A top-secret government program rescues orphans from the streets, covertly trains them to become instruments in service to their goal, until one subject breaks from the organization in rebellion and spends his life running from those who feel they own him while trying to help those in need. This one sentence synopsis is chock-full of tropes from the international spy genre, calling to mind works like The Bourne Identity, James Bond, and others. However, with this as its backdrop, Gregg Hurwitz has managed to launch a new series without it feeling derivative or falling into the landmines that so many before him failed to foresee. Orphan X is at once, both familiar and original.

Evan Smoak is a man who now lives his life as the Nowhere Man. When his unlisted cell phone rings, he knows that someone is being wronged in some way and he must act to stop this injustice. Taking on one assignment at a time, when he is successful in helping out a needy individual, that person is instructed to pass the phone number on to only one other troubled citizen. In this way, Evan is able to stay under the radar and out of the sight lines of the government organization hunting him down.

When his latest assignment does not go as planned, Evan Smoak realizes that his past is catching up with him. If he doesn’t discover the leak soon, those involved in the Orphan program – both those in charge and the other Orphan agents – might succeed is stopping him forever.

Gregg Hurwitz is to be commended for keeping the action high, but the techno-babble low. Orphan X could easily have become a shoot ‘em up thriller with massive details on guns, explosions, and the like. But instead, Hurwitz chooses to dig deep into the heart of Evan Smoak and elucidate the man under the armor. Some of the most affective and effecting passages in the novel involve the interactions between Evan and the young son of his upstairs neighbor. Evan – a man who never had parents – stumbles through learning what it means to be a role model and doesn’t always get it right. It is rare to see failings like this in a man who is purported to be a superhuman, killing machine.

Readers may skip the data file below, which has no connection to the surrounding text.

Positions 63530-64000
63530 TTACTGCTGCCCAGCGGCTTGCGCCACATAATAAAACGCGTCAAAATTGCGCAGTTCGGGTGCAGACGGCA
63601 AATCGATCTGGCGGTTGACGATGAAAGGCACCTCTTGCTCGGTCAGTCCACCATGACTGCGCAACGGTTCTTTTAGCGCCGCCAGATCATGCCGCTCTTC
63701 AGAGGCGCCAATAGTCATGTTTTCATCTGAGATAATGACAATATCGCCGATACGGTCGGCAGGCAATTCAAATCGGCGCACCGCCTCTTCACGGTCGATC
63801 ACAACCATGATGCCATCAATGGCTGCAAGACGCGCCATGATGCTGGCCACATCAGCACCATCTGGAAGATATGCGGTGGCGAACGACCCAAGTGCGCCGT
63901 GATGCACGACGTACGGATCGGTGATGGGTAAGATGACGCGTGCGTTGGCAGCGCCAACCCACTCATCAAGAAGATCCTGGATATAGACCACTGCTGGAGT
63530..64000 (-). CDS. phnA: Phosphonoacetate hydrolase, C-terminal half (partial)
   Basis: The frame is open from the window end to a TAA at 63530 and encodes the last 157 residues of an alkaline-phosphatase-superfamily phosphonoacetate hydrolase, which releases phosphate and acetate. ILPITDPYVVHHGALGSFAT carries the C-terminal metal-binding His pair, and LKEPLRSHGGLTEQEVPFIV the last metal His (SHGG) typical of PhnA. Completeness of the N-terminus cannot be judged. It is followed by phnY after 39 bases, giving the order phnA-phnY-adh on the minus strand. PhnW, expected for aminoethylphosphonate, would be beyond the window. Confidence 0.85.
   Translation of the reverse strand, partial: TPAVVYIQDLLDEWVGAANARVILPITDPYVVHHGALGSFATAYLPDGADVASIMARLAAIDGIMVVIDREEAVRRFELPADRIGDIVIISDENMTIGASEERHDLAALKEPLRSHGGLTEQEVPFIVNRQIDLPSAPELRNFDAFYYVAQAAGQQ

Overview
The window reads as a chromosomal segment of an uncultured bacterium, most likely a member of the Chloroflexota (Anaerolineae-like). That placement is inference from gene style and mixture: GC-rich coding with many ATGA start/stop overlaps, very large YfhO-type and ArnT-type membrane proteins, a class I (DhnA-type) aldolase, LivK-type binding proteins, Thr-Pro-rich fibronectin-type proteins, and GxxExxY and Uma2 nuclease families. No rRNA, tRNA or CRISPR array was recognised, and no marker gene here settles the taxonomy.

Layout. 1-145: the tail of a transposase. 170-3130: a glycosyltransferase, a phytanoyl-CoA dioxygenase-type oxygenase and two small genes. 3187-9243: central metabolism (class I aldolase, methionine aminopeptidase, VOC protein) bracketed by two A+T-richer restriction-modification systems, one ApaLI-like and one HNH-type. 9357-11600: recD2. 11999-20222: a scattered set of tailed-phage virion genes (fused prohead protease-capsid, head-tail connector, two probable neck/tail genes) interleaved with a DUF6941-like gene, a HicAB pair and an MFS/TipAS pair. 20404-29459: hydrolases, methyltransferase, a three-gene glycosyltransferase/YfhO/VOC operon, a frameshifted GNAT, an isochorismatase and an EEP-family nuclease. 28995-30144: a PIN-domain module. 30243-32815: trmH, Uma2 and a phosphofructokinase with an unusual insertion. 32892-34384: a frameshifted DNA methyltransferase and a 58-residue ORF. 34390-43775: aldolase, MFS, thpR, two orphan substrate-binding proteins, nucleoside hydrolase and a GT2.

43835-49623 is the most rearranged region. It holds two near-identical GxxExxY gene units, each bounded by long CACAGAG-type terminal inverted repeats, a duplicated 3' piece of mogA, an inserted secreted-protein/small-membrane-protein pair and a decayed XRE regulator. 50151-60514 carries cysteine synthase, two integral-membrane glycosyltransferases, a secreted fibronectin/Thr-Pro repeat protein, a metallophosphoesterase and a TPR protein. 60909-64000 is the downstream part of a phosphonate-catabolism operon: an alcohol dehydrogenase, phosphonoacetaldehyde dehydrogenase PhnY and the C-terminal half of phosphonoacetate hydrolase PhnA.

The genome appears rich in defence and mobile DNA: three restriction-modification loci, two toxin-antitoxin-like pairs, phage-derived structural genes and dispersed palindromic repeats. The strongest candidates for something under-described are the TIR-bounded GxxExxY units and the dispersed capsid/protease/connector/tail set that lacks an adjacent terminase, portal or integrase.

This is not to say that the action scenes are lacking, however. Nor are necessary details overlooked. One extended sequence in which Evan researches a sniper’s perch overflows with tension and enough technical detail to craft true verisimilitude. Like many scenes in the book, readers will easily envision this happening on the big screen.

Evan’s childhood on the streets of East Baltimore is touched upon, while the majority of the present day action takes place in Los Angeles and Las Vegas. Since the Nowhere Man’s “job” could take him, the setting for future adventures is limitless.

It is obvious that Orphan X is a set-up for an extended series featuring Evan Smoak, but Gregg Hurwitz does a nice job of telling a complete story in this first novel. There are threads left open, but readers won’t come away feeling like half of the story is still missing. Hurwitz uses the out-of-fashion technique of titling each chapter which works to entice the reader to consume just one more chapter and also helps to give the novel the feel of a classic.

Evan Smoak is a vodka connoisseur and readers should immediately recognized Orphan X as a top-shelf thriller. It is time to belly up to the bar and consume this well-crafted series debut from Gregg Hurwitz.